I got a 9'2 board that I love and I use most frequently. I also like surfing vintage style surfboards as well. I was looking at the Matador Squid(holmsley sidewinder) with the scooped tail at the end. Does this scooped deck technology really help to make noseriding easier or is it just a novelty to sell more boards. I can noseride on my board but I want something that is a little easier and more stable. I have never seen or used one of these boards. Is this a board viable option to help with more hangtime?
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Thread: hang time
Feb 29, 2012, 07:28 PM #1
I don't have any experience with a Squid, but I definitely wouldn't be interested in owning a board that looks like that! If the look doesn't bother you, find one to take for a test spin. I'm sure the shop (Brighton Beach) that sells Matador boards has a demo that you can try...
the scooped deck helps cut down swing weight. so yes it does help in some sense.
the squid tail is designed to funnel more water over the back of the board to help with nose riding... but I wouldnt be so sure its worth it. also, tumbling around in the washer machine with an extra set of edges like that coming at you... I'll pass.
I haven't spent any time on a board like that... but in theory it should help, having the tail stick is critical. I have noticed that a bigger nose width helps more then anything- BUT over all -it comes down to technique... technique... and of coarse nose time: the amount of hours you put in on your nose...
Its an interesting design- if your into vintage boards I would go for it- specially if its the yellow 9'6 thats for sale- nice condition and shape! But on the other hand- if the design was so good- why didn't stay around from when it was introduced in 67? Still- i think thats its worth getting- you might find yourself getting more hang time!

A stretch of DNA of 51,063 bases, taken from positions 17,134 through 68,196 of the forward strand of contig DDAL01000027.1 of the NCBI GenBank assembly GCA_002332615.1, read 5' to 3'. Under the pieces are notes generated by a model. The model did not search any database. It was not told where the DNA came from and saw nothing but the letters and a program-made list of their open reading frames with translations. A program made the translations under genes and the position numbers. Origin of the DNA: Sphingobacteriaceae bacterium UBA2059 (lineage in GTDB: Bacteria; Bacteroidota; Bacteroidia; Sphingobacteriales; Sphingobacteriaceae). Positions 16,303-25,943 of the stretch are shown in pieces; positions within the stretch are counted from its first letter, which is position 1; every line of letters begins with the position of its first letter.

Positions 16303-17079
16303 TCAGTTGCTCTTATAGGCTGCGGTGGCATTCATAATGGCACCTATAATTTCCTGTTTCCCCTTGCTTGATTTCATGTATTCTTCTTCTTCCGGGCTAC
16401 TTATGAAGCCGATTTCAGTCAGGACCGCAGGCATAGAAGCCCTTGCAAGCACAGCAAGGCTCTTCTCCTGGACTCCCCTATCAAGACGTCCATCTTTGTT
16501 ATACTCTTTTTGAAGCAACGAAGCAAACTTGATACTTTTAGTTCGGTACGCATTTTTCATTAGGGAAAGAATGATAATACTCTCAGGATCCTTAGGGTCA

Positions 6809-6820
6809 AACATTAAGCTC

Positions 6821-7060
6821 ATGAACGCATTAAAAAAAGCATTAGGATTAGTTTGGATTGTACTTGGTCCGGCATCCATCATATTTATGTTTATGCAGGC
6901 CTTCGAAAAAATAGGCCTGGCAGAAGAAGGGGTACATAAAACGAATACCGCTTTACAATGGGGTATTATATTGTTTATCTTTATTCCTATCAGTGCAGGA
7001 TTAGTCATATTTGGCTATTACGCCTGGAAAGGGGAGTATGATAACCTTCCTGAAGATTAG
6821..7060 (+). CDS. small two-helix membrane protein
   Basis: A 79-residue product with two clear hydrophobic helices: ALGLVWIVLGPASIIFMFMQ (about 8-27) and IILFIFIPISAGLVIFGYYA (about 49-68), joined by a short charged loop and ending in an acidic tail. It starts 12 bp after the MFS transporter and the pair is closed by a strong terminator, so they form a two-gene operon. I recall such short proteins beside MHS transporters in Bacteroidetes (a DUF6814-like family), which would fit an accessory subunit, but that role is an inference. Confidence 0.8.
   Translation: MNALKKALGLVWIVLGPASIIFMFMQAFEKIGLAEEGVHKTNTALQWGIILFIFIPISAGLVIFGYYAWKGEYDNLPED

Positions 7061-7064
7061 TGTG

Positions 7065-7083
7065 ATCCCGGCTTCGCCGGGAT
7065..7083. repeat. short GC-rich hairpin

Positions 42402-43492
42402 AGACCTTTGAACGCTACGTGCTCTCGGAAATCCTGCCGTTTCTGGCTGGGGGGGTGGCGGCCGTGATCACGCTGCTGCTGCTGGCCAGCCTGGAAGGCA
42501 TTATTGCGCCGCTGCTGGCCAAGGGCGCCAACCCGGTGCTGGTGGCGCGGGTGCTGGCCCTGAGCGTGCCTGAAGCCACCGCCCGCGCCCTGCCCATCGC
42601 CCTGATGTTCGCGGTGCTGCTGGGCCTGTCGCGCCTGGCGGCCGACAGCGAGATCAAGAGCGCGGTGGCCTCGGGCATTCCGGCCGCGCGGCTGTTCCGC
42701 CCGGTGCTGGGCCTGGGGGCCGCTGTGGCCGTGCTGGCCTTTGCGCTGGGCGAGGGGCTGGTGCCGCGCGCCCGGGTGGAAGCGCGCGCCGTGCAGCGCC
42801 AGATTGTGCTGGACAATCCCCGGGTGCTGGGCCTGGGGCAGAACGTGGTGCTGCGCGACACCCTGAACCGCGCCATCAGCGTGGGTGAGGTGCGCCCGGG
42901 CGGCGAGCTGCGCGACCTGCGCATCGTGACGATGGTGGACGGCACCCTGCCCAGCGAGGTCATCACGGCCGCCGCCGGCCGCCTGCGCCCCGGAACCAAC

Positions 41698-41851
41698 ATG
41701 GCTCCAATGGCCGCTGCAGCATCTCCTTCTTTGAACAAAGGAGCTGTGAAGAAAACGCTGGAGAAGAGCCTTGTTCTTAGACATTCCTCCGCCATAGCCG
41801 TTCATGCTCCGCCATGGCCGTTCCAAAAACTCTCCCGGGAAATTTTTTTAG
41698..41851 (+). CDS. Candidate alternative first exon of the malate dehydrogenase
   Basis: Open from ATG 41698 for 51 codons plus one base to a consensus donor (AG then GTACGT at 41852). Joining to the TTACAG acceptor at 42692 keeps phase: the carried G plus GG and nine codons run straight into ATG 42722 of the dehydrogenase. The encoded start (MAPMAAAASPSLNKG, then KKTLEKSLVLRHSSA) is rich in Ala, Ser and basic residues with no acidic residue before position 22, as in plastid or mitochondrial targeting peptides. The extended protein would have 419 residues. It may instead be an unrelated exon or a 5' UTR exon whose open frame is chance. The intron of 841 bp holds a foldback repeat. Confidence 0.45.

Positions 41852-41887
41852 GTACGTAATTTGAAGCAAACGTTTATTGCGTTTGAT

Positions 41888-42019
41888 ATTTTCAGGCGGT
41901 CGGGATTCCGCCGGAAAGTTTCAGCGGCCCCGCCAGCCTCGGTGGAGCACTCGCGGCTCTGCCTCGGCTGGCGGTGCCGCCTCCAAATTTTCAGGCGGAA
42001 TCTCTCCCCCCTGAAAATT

Mar 1, 2012, 05:09 PM #6
I concave the deck of my noseriders slightly to facilitate the flow of water over the tail, rather than releasing it from the rail. The idea, obviously, is that water flowing over the tail helps hold the tail down and in. But keep in mind that the entire rail has to facilitate water wrapping around the rail... it's the water [I]forward[I] of the tail that ends up over the tail, not the water along the tail. So rail shape and foil from the widepoint back has a lot to do with how well any concave or channel on the tail function.
Another trick... big, heavy tail blocks. Rather than balsa, basswood, red cedar... I like to use oak, cherry, beech... the heavier and denser, the better. You can usually stop in at a flooring place and ask for samples to "take home and match up with your furniture" or whatever. They'll give you some offcuts of beautiful wood that make excellent tail blocks.
Last edited by LBCrew; Mar 1, 2012 at 05:14 PM.
Mar 1, 2012, 07:17 PM #7
- Join Date
- Dec 2006
- Ocean City, MD
Historically- Sidewinders created a lot of buzz when they came out in the early 70's, but while they did nose-ride well, they tended to track too much making anything other than a straight line difficult at best. It's probably the reason they didn't last and no other board manufacturer bothered with the design. Not unlike a Rick flex tail, step-decks, horizontal fin stabilizers, hatchet fins, finger fins, Con's Ugly, or a host of other design concepts ad nauseum. Master the board, don't let the board master the rider.
Mar 2, 2012, 12:50 PM #8